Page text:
The North Carolina National Guard is sending over 500 soldiers and airmen to help their southern sister state as it continues to respond to and recover from record flooding.
“This mobilization is unique to the National Guard because of our dual-mission purpose and authority,” said Maj. Gen. Greg Lusk, adjutant general of North Carolina. “South Carolina is experiencing a magnitude of disaster similar to what North Carolina experienced in the aftermath of Hurricane Floyd. During that disaster other states responded to our calls for assistance. It is now our honor and obligation to reciprocate to our neighbors, fellow Americans in South Carolina.”
NC Emergency Management personnel and resources along with the NC Guard will support South Carolina’s flood response and recovery in the areas of logistics liaison and public information and staff support, provide hundreds of road barriers, civil air patrol aerial assessments and provide critical necessities like water.
NCNG’s primary missions will be damage assessments of roads, bridges and building, debris removal, road repair, vertical and horizontal construction and communication support.
“Our emergency personnel and first responders will be working extremely long hours and, in many cases, potentially hazardous situations,” said Public Safety Secretary Frank L. Perry. “Yet they are reaching out with compassion, strength and commitment to helping our southern neighbors.”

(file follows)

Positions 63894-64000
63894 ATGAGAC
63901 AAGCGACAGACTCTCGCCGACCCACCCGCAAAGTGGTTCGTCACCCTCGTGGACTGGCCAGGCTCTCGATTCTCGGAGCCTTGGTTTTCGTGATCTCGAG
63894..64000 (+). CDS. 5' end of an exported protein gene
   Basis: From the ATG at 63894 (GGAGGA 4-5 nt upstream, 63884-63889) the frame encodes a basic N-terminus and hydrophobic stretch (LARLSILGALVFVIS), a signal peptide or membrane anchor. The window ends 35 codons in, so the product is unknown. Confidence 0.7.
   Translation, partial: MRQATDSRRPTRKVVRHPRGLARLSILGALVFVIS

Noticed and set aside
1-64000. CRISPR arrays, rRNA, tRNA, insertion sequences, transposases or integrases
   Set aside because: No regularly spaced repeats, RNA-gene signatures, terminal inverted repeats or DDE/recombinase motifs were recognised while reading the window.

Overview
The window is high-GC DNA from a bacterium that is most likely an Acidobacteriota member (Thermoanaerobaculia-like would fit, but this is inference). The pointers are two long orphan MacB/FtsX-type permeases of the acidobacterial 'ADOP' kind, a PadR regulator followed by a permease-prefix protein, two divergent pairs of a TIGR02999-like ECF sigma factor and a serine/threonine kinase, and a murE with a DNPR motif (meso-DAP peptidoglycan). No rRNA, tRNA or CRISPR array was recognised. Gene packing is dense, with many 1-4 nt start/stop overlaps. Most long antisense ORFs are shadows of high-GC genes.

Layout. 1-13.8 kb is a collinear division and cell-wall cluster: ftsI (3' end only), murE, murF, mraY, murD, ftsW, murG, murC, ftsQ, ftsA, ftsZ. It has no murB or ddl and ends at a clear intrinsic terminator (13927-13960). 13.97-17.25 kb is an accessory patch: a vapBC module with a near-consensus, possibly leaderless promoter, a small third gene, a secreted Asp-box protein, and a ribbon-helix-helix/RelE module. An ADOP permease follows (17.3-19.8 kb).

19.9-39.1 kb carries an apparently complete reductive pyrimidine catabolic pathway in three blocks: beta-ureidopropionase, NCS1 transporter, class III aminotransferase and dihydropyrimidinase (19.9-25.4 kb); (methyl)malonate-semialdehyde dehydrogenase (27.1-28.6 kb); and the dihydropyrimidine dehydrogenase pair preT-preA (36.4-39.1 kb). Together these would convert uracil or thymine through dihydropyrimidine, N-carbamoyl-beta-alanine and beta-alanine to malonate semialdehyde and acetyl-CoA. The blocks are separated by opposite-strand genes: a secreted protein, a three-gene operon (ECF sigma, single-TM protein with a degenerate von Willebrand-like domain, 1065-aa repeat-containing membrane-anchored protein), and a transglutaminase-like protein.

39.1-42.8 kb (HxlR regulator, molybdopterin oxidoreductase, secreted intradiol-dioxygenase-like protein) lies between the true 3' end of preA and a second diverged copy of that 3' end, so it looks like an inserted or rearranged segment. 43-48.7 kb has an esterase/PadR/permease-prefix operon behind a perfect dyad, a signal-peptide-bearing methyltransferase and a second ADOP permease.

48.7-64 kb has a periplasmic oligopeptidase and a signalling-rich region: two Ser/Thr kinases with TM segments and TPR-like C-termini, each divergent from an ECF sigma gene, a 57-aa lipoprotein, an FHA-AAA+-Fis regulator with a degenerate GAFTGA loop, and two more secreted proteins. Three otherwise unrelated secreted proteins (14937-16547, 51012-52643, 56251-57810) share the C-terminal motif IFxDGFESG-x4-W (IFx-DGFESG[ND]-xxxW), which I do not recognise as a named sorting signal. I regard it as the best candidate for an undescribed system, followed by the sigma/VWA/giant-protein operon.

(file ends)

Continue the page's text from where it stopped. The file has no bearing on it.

On Sunday, three North Carolina Helicopter and Aquatic Rescue Teams (NC HART) were sent to South Carolina to rescue those trapped in the flood waters. The teams are comprised of NC rescue technicians, NCNG Blackhawk helicopters and NCEM specialists. HART’s unique capability enables the teams to search wide areas through rapidly changing conditions such as dam failures and road collapses that put lives in peril. The crews have been conducting wide area searches all week looking for people trapped in vehicles or homes.
The rescue teams, personnel and equipment are being provided through the Emergency Management Assistance Compact (EMAC), which provides a coordinated relief effort for disaster-stricken states to help get the right type of resources at the right time. The requesting state (South Carolina in this case) fully reimburses for the total costs incurred. All resources are coordinated between state Emergency Management agencies.
The EMAC system was developed by state governors following Hurricane Andrew in Florida when critical resources were needed by the state of Florida. North Carolina has sent teams to help with numerous disaster response efforts including Louisiana and Mississippi following Hurricane Katrina and Alaska following flooding in 2007.
“This truly is neighbor helping neighbor at its best and most critical time,” said Governor Pat McCrory.